davidzet1 karma

No and no :)

lostpatrol1 karma

Would you say that water associated stocks are a good investment? Do you own any?

davidzet1 karma

No and no. Too much political risk

Curiosity131 karma

What legally do think should be done by our legislatures to ensure fair access to water for everyone in the future?

davidzet1 karma

Allow the price of water to reflect the cost of delivery (fiscal stability) and water scarcity (enviro sustainability), THEN help poor people with THAT cost. "Free" water is often abused/taken by the rich, e.g., in cities where the free water services go to formal buildings but slums are left to hang. Chile has pursued the model I described with success (99% urban water supply).

Cat-of-damehood1 karma

How does it feel to live below the sealevel? :)

And did you know the Hydrology master at the VU? It uses to be really focused on the physical side of water (calculating, experiments with water) - do you do any of those things or are you more a bookskind of researcher?

davidzet1 karma

Not bad, as long as the pumps are working :)

I don't know that master, but it's a good idea. (Those students should read my book, to get a little economics :). I don't do science, but I do do applied policy.

tuscabam1 karma

What is a no bullshit assessment in regards to the timeframe that a major fresh water crisis could happen? I don't mean a regional drought, I'm talking widespread affect. Multiple countries/continents in peril.

davidzet1 karma

Well, I tend to say that's not going to happen, as local water management is much more important, BUT there's a non trivial chance that climate change will wreck a LOT of exiting "institutions" for managing water, by bringing "new" floods, drought, etc. to areas unprepared for it. That's why, e.g., Sao Paulo almost ran outa water -- "unexpected drought".

The Life plus 2 meters project is ALL ABOUT those scenarios, so add it to FB if you want to read the visions when they start coming out in Sep.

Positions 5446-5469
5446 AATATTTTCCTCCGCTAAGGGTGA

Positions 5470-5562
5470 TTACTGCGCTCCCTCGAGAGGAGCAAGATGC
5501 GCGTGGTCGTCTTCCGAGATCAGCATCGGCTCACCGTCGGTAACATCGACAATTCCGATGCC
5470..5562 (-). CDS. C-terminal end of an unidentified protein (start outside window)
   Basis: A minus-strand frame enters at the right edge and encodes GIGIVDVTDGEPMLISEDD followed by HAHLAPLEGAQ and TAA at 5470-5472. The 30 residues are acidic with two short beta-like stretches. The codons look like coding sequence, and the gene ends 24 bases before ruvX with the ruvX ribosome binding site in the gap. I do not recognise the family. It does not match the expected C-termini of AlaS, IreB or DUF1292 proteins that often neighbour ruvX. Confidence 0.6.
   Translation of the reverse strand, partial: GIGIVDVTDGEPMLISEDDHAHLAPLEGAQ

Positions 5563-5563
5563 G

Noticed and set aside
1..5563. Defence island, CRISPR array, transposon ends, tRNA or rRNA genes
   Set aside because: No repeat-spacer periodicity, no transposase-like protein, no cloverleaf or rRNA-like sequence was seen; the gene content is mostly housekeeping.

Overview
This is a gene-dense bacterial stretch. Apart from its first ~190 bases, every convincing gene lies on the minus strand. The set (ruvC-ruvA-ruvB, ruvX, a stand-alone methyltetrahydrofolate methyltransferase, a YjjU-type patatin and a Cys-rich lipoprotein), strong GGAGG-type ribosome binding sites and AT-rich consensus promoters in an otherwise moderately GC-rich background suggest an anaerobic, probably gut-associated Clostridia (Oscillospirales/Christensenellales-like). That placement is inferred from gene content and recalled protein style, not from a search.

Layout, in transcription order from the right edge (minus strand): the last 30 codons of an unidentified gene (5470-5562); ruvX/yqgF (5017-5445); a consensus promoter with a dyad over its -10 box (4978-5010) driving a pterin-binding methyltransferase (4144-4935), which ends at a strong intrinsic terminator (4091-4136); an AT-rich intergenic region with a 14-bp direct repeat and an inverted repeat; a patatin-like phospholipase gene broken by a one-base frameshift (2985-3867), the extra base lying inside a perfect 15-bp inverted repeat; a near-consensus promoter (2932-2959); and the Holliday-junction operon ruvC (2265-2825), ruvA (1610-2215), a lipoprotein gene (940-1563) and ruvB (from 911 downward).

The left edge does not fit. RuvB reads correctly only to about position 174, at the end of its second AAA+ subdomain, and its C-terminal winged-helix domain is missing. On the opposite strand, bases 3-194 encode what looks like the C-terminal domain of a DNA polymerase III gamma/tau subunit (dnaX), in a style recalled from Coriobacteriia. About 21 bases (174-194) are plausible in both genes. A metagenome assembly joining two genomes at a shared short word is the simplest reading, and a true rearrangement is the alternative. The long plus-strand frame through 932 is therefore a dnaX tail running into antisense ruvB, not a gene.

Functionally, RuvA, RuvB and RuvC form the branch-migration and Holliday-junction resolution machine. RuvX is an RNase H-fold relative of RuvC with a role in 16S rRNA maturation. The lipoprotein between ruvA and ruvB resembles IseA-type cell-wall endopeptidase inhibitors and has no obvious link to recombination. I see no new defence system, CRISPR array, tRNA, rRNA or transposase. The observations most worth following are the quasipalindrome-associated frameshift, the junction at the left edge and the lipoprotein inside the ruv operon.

two_off1 karma

How big of a concern is it that water is now going to be drawn from the Great Lakes?

davidzet2 karma

Not a concern as long as the Great Lakes Compact is enforced.

SeryaphFR1 karma

I've heard before that the ongoing process of desertification will leave approx. the lower third of Spain as a desert similar to the Sahara.

Is this true?

As beautiful as southern Spain is, I would find this to be an enormous tragedy.

davidzet1 karma

No idea. Climate change will determine what happens.

Im_homer_simpson1 karma

California exported around 60 billion dollars worth of articulation around the world in 20014/15. About 6 billion in almonds alone. My question is don't you think that's a lot of "water" that we are sending overseas?

davidzet1 karma

"articulation"? Look up CA Ag facts and refine this Q?

PrymeTyme311 karma

[deleted]

davidzet2 karma

It is case by case. In the midwest, wells are getting dangerous due to agricultural pollution (unlike 50 years ago), so "city water' should be safer. Bu then there are places like Flint (I think there are more out there, but tests are not looking for all dangers).

gangslang1 karma

What are your thoughts on commoditization of air? Being sold to China and India?

davidzet1 karma

Not gonna happen as long as it's cheaper to filter there. (Same is true with sending water from Alaska to California. Cheaper to desalinate in CA.)

rstonex1 karma

Hello from California. I've read multiple arguments from the ag lobby here that makes the case that water that runs into the ocean is wasted water. What would be the ecological consequences if we captured all water from the Sacramento or San Joaquin rivers, rather than letting it run into the delta?

edit: example: http://joeforamerica.com/2015/04/california-dumps-trillion-gallons-fresh-water-ocean-declares-water-shortage/

davidzet3 karma

Those folks are ignoring the function of water flows in wetlands that will collapse if they are dried out. Read this to see how that's played out in the past.

123full1 karma

What is going to happen, if, the water reservoir in Nebraska, and other states, runs out?

davidzet1 karma

Cities will prob get water over farmers, but farmers might "take" it from groundwater (if that's not measured), thereby screwing "the environment and the future."

pandabush1 karma

I hope this isn't too technical, but does Arrow's impossibility theorem ever pose any issues with the allocation of non-excludable water resources?

I know that, classically, the Pareto efficient allocation of public goods (non-excludable and non-rivalrous) require some form of Lindahl pricing or other mechanism. But would the issues that arise from voter interaction make it such that the mechanism is not implementable?

davidzet2 karma

Hahahaha... Not my strong suit, but... I've suggested an (incentive compatible) Lindahl system for water allocation here, but my fall back is that politics -- as the Dutch, Singaporeans have shown -- can work for good water management. (Israel and Chile have complications with the Palestinians and nature, respectively.)

Atropine11381 karma